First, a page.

Iraqi Anti-terrorism Chief Turns Eyes Towards Combating Graft

Published: 10 March 2020

Iraqi Falcons Intelligence CellIraqi Falcons Intelligence Cell

By David Klein

The head of an elite Iraqi counter-terrorism force declared that his unit would be best purposed fighting corruption, but an expert claims this may be an uphill battle.

“Terrorism generates corruption and corruption generates terrorism,” Abu Ali Al-Basri told Al-Monitor in an interview published on Saturday. “As the Falcon Cell, we have earned a very good reputation over the years,” he said, adding that “no one can fight IS if they are corrupt.”

Al-Suqour, or the Falcons, is made of more than 5,000 Iraqi law enforcement officers and intelligence agents. The unit has made a name for itself by engaging in daring undercover operations targeting ISIS and other extremist groups in Iraq. The Falcons are most famous for foiling some 30 attempted car-bombings in Baghdad.

The true identity of the Falcon’s leader is clouded in secrecy but he goes by his pseudonym Abu Ali Al-Basri.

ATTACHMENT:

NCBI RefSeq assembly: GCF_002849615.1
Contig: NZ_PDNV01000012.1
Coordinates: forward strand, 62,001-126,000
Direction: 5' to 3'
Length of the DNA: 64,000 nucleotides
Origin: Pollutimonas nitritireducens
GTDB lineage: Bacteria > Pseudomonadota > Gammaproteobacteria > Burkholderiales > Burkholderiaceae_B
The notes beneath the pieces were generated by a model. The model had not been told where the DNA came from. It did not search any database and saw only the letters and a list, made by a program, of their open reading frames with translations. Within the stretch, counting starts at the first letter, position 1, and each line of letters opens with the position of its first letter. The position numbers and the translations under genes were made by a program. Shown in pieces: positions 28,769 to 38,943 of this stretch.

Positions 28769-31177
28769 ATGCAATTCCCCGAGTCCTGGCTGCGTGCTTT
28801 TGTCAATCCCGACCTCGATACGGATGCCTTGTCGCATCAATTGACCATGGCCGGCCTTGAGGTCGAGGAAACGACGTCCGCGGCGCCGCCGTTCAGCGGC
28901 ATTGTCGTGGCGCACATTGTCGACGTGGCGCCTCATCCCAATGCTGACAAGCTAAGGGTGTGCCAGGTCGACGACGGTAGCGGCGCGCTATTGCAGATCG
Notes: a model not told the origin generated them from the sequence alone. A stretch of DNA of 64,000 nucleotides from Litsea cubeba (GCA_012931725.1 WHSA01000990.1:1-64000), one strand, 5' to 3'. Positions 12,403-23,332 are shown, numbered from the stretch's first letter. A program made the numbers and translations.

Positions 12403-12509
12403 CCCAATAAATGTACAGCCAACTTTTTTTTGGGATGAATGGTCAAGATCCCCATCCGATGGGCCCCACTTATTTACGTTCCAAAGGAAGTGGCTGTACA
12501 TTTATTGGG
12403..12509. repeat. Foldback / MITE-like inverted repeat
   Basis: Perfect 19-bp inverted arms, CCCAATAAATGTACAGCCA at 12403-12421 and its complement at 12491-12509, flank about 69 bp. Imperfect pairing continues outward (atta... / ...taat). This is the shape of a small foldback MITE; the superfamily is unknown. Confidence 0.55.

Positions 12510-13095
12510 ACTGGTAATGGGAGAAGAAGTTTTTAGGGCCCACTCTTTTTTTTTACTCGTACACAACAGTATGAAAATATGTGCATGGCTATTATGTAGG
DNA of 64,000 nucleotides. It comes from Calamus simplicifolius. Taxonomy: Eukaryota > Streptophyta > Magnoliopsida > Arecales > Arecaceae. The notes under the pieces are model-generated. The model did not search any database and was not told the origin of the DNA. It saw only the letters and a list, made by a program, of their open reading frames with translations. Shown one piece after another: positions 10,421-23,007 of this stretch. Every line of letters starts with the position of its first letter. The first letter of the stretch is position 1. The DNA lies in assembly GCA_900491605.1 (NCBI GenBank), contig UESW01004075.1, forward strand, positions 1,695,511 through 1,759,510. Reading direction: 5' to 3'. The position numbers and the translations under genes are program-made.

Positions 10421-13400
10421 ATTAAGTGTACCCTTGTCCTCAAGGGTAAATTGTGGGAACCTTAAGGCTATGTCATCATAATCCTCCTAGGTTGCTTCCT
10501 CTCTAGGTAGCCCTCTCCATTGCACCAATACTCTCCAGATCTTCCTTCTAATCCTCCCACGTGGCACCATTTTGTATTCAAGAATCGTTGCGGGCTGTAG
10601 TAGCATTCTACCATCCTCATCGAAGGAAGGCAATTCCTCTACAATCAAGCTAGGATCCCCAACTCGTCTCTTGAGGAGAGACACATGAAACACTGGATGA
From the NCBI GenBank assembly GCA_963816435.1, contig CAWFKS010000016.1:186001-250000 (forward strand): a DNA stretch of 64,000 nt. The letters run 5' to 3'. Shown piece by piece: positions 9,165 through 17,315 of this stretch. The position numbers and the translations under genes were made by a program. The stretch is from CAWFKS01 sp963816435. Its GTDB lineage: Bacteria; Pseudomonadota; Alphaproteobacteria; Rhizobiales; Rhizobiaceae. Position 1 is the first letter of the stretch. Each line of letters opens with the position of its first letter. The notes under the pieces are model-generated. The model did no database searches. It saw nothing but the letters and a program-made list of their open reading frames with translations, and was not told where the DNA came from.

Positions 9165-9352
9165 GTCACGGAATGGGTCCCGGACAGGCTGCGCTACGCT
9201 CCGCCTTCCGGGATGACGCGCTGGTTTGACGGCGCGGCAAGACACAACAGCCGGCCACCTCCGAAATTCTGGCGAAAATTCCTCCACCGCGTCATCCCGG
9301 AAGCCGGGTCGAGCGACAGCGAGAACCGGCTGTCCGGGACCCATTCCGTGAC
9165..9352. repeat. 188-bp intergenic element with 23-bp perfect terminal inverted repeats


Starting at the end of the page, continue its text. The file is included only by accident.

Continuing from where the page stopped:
The unit could now take on a greater role in the fight against corruption and Al-Basri said he brought the idea to his superiors in the government, but has yet to receive a response. The country declared in 2017 a national war on corruption, but progress has been slow going to non-existent and Baghdad has been wracked by anti-corruption protests for months. 

However, Kevin Knodell, a US author and journalist covering Iraq, told OCCRP that  there are some really competent special operations and intelligence people in the Iraqi military and even if they are fully committed to the cause, they are going to have a tough time. 

“I don’t think this would come from a lack of confidence or a lack of will on the Falcons’ part to root out corruption, but I think it would be nearly impossible for a lot of reasons,” he said. 

“In the way that the Iraqi system is currently built, [corruption] isn’t a bug, it’s a feature,” Knodell explained. 

He noted that corruption is not just an internal problem. Iranian influence remains strong in Iraq “and they like to keep things kind of corrupt out here, because a corrupt system is one in which it is easier to exert control over,” Knodell said.

“The Iranians really don’t want to let go of that. So say somebody did really want to root out corruption, fine, but how are they going to stay independent when all of their bosses answer to people in Iran?” he asked.